I am doing my physics revision at the moment, and I have struck a problem!
The book I have says that when electrical charge goes through a change in voltage, energy is transferred... which is fair enough.
However it then says that the charge gives up this energy when it falls through any voltage drop in components elsewhere in the circuit. This made me think... in a parallel circuit, isn't the voltage the same anywhere in the circuit? So there would be no voltage drop, and therefore no transfer in energy... so how are the components given energy?
I'm sure there is something obvious I'm missing! Can anyone help?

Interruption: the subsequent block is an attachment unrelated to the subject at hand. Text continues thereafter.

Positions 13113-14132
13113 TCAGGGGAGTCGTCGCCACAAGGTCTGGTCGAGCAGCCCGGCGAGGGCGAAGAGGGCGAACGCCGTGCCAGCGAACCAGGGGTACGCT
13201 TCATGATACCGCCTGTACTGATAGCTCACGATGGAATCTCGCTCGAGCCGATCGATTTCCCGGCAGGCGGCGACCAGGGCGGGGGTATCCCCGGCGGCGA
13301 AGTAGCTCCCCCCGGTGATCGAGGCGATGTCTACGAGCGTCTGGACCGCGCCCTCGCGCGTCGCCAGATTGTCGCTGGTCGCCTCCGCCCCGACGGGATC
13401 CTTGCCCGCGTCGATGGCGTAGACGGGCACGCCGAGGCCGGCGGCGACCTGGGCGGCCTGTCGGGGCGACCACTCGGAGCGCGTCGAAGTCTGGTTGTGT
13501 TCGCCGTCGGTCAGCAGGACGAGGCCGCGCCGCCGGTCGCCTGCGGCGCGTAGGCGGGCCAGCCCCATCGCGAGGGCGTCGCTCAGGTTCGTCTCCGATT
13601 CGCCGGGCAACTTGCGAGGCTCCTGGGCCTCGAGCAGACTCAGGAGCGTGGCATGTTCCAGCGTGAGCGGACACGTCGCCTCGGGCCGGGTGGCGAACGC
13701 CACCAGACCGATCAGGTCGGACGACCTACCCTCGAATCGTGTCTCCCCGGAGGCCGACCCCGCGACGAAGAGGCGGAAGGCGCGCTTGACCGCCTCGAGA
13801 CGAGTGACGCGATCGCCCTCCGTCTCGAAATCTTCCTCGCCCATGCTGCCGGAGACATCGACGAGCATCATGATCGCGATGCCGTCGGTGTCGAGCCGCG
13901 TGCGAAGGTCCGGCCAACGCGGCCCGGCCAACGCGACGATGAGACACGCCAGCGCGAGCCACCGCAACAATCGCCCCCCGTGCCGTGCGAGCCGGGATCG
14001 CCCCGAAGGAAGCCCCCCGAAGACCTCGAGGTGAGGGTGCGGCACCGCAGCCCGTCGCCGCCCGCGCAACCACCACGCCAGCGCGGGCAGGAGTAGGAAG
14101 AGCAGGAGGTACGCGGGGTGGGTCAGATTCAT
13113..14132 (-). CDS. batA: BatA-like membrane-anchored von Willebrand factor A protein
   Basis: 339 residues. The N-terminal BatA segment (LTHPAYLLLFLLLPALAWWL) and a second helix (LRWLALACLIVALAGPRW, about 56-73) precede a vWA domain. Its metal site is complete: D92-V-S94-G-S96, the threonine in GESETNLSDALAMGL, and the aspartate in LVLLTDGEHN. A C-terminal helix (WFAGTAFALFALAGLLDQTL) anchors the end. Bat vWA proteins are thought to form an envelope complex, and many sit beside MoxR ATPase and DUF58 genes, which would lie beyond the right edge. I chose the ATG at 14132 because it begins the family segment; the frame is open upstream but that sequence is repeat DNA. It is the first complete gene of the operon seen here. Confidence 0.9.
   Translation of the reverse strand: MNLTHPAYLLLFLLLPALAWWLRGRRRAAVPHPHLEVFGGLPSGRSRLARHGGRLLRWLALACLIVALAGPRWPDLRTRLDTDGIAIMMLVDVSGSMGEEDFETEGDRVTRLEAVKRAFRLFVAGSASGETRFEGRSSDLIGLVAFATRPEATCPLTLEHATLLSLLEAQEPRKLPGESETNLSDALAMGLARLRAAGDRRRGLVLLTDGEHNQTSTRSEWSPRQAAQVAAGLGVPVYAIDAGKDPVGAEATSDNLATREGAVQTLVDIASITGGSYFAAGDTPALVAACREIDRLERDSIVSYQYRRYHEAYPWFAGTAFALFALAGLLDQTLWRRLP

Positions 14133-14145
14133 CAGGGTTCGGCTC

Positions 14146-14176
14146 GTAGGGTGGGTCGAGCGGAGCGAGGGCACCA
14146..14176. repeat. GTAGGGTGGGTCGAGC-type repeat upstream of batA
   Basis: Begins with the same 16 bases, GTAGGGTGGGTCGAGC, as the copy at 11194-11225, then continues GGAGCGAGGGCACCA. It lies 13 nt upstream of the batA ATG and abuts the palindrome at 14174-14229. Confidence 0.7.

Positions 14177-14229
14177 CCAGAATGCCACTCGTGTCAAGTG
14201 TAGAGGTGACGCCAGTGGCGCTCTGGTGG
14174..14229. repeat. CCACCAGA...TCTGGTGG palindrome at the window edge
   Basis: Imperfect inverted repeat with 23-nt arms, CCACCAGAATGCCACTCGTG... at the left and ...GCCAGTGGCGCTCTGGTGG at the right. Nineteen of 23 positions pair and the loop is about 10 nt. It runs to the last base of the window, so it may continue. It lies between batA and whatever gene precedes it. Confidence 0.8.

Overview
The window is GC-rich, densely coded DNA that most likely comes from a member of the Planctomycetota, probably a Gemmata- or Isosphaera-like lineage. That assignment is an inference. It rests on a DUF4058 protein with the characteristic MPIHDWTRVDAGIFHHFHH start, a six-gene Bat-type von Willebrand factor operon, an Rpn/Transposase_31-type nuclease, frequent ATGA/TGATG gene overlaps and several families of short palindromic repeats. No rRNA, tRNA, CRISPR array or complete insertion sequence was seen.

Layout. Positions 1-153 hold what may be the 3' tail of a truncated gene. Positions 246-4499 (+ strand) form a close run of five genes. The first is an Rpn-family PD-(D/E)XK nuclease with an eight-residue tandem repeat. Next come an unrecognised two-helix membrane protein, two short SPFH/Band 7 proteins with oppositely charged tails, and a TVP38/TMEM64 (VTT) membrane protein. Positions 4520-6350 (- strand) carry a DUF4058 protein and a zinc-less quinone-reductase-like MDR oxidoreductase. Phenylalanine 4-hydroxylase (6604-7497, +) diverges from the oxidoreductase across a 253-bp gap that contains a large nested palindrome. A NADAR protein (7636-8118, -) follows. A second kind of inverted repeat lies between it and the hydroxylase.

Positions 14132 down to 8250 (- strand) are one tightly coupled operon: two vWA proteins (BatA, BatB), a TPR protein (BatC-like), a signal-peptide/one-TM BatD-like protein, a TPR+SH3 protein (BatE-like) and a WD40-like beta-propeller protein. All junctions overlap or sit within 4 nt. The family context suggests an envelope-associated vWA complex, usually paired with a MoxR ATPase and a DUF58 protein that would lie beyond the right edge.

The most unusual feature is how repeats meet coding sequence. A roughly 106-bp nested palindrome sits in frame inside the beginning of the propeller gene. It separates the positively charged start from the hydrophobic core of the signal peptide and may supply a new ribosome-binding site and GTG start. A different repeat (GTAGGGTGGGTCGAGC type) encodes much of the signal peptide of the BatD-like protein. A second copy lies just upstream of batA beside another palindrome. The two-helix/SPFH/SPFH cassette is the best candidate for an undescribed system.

In a parallel part of a circuit, there are two nodes, one at each end of the parallel part.
The potential difference can be arrived at by subtracting the voltage from one node to the other one.
The current in the two or more paths can be different, but the voltage difference is the same because they share those two nodes (nodes=intersections of wires). Is that what you meant??
Also see nodal analysis, which deals with intersections.
Another analysis, which I can't remember the name of, deals with loops or circular paths that you can draw in a circuit. Might start with an "m", can't remember.
...Oh, mesh analysis, I think.
Last edited by John E. Franklin (2007-06-16 17:23:06)
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